As secularization moves our society away from theistic religion, atheistic religion, humanism—faith in man himself—rushes in to fill the vacuum, undermining Christian ethics and values. Thus, humanism has become a household word among Christians. It is understood as being the foremost philosophical alternative to Christianity, the great contemporary enemy.
I would agree that this threat is real, and that we are indebted to those who are alerting us to the encroachments of secularization and its consequences. But it seems to me that something is missing in much of what is being said. We are skilled at spelling out the distance between the positions. We are clear in our warnings and counsel related to endangered rights and freedoms on private and political levels. In short, we are building a great defense. But where is our offense?
We are not dealing merely with ideas and philosophies; we are dealing with people. Ideas find their existence only in people's minds. In the zeal of our battle against ideas, we Christians often confuse matters by placing ourselves in a position of war against those who hold to those ideas. But we must always remember that we are sent to such people. They are not really the enemy, but victims of the “thief”, deceived by the powers of darkness (John 10:10; Ephesians 6:12).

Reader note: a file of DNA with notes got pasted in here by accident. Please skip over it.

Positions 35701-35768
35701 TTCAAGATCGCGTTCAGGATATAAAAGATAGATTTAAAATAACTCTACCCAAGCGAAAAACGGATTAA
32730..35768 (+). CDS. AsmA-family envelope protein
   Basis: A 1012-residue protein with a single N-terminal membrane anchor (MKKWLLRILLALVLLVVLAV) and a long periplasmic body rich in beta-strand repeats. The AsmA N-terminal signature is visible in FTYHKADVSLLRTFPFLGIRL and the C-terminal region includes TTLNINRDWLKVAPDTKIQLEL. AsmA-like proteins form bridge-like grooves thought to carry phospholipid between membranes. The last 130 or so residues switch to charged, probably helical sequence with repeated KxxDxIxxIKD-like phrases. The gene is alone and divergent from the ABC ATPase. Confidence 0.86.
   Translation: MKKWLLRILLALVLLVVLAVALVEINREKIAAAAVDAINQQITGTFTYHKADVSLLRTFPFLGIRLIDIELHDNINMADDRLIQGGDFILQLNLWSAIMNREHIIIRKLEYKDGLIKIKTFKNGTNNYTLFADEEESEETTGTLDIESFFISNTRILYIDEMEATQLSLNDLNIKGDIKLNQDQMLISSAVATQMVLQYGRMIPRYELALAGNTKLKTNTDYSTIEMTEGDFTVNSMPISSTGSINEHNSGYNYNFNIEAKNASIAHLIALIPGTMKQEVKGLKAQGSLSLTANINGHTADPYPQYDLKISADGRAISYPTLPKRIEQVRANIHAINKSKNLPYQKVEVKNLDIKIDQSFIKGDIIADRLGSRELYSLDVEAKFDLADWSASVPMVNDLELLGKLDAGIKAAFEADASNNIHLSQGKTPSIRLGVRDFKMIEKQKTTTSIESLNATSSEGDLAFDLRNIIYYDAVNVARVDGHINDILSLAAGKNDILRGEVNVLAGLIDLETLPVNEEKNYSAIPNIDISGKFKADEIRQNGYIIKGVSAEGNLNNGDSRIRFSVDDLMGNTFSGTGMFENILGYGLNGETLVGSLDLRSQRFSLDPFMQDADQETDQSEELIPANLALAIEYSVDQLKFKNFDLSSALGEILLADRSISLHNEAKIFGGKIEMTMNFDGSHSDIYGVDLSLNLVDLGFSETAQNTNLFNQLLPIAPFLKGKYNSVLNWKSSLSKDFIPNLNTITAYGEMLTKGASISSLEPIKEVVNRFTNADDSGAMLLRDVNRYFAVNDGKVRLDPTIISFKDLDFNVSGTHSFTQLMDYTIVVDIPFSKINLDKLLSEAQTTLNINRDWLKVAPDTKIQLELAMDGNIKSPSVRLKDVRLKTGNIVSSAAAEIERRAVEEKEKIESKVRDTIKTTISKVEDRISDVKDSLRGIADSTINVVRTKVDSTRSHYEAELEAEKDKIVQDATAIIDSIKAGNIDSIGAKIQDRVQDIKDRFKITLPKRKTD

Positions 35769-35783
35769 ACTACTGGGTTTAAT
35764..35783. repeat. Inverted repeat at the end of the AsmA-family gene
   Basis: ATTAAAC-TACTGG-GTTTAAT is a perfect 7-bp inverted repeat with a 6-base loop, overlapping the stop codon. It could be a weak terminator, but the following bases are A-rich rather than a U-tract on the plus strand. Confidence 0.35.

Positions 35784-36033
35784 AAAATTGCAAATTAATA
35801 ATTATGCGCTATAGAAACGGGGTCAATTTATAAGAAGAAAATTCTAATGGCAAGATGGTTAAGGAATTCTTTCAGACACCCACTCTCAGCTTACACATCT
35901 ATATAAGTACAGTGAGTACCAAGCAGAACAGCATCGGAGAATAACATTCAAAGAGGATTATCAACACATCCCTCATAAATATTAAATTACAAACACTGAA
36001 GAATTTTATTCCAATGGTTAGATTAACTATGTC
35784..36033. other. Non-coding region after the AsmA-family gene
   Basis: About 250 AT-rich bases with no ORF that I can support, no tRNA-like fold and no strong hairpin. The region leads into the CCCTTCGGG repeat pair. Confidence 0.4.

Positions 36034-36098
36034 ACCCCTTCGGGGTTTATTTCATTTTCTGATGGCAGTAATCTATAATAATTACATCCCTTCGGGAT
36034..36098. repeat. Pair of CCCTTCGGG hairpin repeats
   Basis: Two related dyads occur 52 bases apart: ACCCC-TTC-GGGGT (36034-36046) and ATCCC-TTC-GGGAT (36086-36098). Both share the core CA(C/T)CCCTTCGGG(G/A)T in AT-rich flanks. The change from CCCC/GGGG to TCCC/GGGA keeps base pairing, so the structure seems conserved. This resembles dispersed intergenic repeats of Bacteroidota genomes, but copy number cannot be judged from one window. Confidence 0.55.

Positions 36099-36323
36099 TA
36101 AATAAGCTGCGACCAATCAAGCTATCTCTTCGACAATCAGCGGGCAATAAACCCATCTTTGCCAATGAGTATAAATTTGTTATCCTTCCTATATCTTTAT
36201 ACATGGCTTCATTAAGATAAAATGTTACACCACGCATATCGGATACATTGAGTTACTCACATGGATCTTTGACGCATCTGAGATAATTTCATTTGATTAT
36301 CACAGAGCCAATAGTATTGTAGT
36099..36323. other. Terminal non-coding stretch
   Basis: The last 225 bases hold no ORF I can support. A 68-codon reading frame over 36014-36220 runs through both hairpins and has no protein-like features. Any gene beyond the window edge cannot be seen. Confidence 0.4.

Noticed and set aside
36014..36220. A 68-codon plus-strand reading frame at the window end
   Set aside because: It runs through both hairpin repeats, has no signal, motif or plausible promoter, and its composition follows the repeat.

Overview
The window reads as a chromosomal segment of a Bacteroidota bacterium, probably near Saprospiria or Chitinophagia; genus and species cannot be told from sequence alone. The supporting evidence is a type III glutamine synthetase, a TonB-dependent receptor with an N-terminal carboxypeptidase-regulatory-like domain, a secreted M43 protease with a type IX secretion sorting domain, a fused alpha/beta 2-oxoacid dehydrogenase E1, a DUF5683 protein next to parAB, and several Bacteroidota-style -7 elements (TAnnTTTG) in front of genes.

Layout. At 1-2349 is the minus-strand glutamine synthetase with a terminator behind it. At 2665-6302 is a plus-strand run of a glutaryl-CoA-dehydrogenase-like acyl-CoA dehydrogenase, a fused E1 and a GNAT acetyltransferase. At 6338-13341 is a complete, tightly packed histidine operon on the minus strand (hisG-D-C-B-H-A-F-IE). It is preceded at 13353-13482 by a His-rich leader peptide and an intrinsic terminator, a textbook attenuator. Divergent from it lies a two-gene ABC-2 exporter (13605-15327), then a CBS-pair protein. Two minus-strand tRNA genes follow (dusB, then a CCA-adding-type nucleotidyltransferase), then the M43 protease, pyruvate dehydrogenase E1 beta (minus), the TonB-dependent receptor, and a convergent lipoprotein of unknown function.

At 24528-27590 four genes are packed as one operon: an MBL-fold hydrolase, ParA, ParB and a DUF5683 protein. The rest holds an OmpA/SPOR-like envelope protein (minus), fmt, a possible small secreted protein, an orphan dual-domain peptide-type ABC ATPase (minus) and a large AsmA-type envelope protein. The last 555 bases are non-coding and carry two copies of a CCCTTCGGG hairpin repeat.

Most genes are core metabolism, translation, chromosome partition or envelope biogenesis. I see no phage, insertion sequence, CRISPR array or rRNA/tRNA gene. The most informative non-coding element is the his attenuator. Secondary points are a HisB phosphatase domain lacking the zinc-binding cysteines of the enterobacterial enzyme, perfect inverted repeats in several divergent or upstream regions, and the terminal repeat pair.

Defending the faith is important. We are told in Jude 3, “ . . . contend earnestly for the faith which was once for all delivered to the saints.” But if we never go on the offense and go after people as it says in Jude 22-23, “have mercy on some who are doubting; save others, snatching them out of the fire . . .”; all of our defense is futile. As Christians, if instead of evangelizing the lost of this world, we fight them, condemn them, and hate them; we run the risk of falling short of the Grace of God. This is something the Lord Jesus never did. He looked upon the confused, helpless, sadly self absorbed and slowly dying sheep without a shepherd, with compassion. You will never build bridges to the lost if you are always on the defensive, see them as the enemy, or can’t stand them; because bridges bring people together. Bridges can bring people to Christ. Why not go on offense, begin construction on some of your own bridges today.
By Pastor Cliff
Adapted from “Living Proof” by Jim Petersen